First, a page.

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hands-on

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Acer Chromebook 15 hands-on: One big Chromebook

Chromebooks are mostly clustered toward the bottom of the market, and that often means the materials are unimpressive, features are lacking, and the build quality is mediocre. Acer has announced an updated version of its 15-inch Chromebook at IFA 2017 and it's none of that. This device has been slimmed down compared to the last Acer CB15, it has better battery life (up to 12 hours), and it's gained an aluminum frame. You're still not going to get the best hardware out there, but this Chromebook could be just what some people want.

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Sony Xperia XZ1 and XZ1 Compact hands-on: Sony still doing Sony

Sony doesn't have much of a presence in the US, but it's still working hard to make appealing Android phones in other parts of the world. Case in point, the new Xperia XZ1 and XZ1 Compact have been unveiled at IFA 2017. Despite looking and feeling a lot like other recent Sony handsets, there's something notable—they're launching with Android 8.0 Oreo, which is still just rolling out to Google devices. As for the rest of the phones, well, it's pretty much what you'd expect from Sony.

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Moto X4 hands-on: No relation

The Moto X was the beginning of the Google-fueled turnaround for the company, earning it plenty of fans and positive reviews. The Moto X refresh each year became something Android fans looked forward to, but the Google era didn't last long. Under Lenovo's leadership, the Moto X went away in favor of the Moto Z family of devices with their ecosystem of modular accessories. The last Moto X launched in 2015 as the "Moto X Pure," but now it's coming back. After months of leaks, the Moto X4 is official. It's not the same phone we remember, but it might be interesting in its own way.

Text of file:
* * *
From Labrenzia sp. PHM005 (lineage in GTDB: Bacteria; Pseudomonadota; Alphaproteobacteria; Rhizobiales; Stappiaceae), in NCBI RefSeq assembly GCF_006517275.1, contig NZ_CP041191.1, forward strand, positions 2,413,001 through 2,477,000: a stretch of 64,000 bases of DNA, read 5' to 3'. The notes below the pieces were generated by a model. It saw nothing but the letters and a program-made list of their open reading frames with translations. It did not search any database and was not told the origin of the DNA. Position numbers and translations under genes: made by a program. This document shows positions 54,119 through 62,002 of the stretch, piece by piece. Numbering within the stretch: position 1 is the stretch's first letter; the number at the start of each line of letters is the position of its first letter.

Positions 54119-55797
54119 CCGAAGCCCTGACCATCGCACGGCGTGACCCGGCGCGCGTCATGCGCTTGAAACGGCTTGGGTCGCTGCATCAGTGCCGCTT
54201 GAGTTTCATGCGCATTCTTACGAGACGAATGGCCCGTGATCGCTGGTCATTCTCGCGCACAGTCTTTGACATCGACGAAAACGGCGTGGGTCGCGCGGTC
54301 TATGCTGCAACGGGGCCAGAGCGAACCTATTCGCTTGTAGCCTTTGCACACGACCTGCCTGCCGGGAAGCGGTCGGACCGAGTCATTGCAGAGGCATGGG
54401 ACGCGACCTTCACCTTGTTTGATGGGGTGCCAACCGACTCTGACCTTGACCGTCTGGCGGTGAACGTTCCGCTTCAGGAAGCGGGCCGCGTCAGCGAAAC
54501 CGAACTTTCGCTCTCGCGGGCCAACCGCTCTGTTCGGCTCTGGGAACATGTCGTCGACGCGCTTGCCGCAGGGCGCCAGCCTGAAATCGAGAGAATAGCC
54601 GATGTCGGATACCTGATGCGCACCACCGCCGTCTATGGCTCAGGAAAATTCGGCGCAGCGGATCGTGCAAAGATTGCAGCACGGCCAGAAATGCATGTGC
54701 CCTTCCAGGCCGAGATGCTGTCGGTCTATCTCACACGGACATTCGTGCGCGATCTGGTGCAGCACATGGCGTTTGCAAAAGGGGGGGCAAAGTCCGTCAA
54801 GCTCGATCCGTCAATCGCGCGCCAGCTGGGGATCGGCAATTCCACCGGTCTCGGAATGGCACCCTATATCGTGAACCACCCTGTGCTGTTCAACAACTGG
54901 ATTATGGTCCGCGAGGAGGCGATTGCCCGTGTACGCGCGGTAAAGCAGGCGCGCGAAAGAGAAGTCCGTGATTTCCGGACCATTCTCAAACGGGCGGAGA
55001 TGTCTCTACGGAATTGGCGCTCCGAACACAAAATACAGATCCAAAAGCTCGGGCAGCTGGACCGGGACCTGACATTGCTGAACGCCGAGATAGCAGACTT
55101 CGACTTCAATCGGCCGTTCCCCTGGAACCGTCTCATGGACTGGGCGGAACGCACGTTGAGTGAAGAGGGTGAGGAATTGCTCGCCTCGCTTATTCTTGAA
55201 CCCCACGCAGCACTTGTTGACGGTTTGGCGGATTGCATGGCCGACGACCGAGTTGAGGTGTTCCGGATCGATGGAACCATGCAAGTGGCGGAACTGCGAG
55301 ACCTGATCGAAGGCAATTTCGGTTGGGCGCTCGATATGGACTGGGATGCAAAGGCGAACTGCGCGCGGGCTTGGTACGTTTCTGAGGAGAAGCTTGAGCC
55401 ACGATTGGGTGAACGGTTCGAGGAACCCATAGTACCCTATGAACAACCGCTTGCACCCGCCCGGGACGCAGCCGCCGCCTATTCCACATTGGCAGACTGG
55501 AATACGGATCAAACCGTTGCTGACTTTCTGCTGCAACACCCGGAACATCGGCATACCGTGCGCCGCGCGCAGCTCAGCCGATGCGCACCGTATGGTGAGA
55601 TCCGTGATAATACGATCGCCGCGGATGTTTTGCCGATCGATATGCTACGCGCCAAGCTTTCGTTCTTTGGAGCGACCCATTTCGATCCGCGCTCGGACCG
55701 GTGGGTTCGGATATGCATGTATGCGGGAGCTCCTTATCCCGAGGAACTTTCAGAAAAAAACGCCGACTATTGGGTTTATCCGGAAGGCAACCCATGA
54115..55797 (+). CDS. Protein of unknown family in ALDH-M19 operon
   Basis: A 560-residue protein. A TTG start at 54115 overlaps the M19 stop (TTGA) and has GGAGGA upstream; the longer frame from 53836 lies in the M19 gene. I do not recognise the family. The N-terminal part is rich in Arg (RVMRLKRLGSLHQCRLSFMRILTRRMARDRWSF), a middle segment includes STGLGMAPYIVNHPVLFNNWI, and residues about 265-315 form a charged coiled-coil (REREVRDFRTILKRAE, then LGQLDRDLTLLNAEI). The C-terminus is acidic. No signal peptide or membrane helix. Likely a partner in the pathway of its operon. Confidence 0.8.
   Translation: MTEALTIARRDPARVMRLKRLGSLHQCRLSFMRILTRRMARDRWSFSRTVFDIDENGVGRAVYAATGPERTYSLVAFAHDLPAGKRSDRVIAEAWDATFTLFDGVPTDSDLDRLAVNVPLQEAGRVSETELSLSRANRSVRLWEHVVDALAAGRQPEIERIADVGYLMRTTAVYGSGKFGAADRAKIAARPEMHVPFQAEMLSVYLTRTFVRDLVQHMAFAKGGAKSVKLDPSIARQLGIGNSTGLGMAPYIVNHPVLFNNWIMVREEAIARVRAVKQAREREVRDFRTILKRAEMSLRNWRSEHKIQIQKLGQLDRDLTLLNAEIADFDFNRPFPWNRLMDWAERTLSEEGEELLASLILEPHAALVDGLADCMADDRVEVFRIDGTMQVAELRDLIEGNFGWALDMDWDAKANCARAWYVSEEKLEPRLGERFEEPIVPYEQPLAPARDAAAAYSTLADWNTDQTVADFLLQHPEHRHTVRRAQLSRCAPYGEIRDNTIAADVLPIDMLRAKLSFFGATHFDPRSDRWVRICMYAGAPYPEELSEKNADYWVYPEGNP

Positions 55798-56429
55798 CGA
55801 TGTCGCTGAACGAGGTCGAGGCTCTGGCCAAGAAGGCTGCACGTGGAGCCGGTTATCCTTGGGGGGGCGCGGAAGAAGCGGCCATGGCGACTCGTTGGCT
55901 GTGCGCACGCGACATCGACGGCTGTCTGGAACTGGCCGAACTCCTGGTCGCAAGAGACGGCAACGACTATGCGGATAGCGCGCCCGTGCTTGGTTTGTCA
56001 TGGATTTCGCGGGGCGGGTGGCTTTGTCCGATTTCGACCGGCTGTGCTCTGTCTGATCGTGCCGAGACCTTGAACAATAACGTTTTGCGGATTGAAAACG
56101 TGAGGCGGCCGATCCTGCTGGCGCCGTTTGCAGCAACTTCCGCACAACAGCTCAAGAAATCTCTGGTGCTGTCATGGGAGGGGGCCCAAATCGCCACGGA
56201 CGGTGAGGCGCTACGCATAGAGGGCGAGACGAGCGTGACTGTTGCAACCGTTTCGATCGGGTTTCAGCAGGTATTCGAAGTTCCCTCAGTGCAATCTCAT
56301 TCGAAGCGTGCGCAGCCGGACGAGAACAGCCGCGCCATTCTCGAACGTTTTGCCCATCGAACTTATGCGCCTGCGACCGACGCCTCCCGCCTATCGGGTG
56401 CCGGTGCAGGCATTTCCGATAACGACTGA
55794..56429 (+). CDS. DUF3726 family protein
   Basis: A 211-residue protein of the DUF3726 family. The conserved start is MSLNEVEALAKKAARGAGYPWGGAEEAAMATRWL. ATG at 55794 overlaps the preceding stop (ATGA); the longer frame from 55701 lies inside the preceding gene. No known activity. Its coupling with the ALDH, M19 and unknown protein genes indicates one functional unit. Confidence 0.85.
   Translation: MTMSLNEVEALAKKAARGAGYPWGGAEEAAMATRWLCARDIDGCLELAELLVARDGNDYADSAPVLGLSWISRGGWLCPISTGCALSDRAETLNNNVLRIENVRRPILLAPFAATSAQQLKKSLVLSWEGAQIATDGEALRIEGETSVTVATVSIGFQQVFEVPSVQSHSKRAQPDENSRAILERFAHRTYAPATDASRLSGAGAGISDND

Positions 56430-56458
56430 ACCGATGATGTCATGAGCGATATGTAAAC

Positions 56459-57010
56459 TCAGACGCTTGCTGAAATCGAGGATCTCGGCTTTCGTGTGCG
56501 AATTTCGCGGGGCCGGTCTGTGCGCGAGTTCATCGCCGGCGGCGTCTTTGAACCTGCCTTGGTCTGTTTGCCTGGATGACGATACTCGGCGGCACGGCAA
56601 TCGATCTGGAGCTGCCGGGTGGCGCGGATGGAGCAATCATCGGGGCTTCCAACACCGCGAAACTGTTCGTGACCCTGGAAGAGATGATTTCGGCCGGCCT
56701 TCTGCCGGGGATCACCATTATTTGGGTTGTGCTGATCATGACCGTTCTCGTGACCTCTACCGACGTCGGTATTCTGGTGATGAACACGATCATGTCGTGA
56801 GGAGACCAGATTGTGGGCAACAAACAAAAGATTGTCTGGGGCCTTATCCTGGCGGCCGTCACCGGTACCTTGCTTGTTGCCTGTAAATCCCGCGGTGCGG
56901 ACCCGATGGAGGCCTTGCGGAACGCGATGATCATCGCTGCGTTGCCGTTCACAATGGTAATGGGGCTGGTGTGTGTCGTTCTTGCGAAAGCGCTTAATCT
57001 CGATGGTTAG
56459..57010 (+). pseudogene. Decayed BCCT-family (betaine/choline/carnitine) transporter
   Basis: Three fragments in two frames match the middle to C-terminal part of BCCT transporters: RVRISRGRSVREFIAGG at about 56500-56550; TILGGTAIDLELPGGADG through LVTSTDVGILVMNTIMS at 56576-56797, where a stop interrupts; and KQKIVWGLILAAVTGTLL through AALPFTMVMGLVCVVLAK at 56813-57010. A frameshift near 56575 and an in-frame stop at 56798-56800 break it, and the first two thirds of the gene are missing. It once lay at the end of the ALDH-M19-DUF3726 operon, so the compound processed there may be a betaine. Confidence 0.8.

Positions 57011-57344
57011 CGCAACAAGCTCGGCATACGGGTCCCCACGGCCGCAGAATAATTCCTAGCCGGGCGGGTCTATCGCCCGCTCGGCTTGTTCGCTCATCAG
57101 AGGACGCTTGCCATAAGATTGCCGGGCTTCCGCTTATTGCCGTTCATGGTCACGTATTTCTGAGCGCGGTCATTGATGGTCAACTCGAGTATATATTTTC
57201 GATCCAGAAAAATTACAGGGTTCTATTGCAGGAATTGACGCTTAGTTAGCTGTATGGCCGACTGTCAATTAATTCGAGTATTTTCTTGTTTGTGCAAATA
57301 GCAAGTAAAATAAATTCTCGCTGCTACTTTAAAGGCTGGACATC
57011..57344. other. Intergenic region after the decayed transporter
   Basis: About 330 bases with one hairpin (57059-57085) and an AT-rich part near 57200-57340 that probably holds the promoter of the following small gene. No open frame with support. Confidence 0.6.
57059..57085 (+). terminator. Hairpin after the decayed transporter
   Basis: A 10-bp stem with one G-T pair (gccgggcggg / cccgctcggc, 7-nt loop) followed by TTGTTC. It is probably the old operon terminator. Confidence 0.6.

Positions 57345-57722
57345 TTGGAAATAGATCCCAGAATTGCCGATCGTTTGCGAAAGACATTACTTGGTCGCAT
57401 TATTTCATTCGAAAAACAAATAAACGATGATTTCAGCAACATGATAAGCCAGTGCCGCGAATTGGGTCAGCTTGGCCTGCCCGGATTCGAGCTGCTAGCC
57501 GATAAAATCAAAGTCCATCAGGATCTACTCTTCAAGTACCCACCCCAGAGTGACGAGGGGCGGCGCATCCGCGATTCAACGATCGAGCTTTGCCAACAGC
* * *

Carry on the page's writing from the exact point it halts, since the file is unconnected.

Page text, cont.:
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Samsung Gear Sport hands-on: A smaller, more durable Gear smartwatch

Samsung is still steering well clear of Android Wear at IFA 2017 with both of its new wearables. The larger of the two is the Samsung Gear Sport, a follow-up to last year's Gear S3. It's not intended to replace that watch, but it's a smaller and you might say more fun wearable with an assortment of band options and many of the features that have made Samsung's wearables notable. The most important thing here; the Gear Sport fits wonderfully, and that makes me happy.

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Allo for web hands-on: Works well enough, as long as you like Chrome

Google's newest messenger app, Allo, was released about a year ago. The app's momentum dropped shortly after release, but that hasn't stopped Google from continuing to improve it. At long last, Allo has gained a web client, but has it been worth the wait?

Setting it up

Unlike Hangouts and similar cloud-based messaging services, your phone acts as the intermediary between your computer and Allo. Anything you do (send/receive a message, start a new chat, etc) is actually performed by your phone, which sends the response back to your computer. As such, your phone will need a working internet connection for the Allo web client to work.

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The Moto Z2 Force's 'unbreakable' screen may be a deal breaker